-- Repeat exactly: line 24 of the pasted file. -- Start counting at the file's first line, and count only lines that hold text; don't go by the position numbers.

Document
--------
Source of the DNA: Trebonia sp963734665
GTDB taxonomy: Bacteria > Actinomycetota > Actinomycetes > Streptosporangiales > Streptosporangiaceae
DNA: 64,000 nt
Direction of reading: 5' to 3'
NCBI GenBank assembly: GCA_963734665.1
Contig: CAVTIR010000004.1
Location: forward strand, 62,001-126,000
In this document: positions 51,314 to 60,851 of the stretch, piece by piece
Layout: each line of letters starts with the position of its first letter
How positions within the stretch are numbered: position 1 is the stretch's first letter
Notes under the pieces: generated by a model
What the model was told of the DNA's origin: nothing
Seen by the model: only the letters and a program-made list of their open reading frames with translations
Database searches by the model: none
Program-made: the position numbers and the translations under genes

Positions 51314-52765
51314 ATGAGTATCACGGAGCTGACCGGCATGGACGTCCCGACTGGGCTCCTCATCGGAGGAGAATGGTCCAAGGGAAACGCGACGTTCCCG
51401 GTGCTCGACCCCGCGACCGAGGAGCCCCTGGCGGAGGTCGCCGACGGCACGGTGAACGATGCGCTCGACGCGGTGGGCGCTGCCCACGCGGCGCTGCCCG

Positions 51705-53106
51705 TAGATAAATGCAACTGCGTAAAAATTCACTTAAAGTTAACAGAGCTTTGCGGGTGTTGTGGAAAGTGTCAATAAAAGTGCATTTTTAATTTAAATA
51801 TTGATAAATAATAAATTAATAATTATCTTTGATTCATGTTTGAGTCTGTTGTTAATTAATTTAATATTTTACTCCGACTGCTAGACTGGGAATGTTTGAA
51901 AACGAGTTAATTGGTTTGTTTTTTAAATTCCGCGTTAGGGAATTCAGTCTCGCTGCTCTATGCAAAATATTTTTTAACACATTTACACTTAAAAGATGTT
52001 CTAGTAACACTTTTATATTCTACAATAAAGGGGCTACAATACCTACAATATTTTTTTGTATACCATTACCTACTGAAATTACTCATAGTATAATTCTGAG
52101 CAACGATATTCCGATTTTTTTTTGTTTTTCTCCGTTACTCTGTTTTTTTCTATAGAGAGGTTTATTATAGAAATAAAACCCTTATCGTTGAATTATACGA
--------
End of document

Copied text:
52101 CAACGATATTCCGATTTTTTTTTGTTTTTCTCCGTTACTCTGTTTTTTTCTATAGAGAGGTTTATTATAGAAATAAAACCCTTATCGTTGAATTATACGA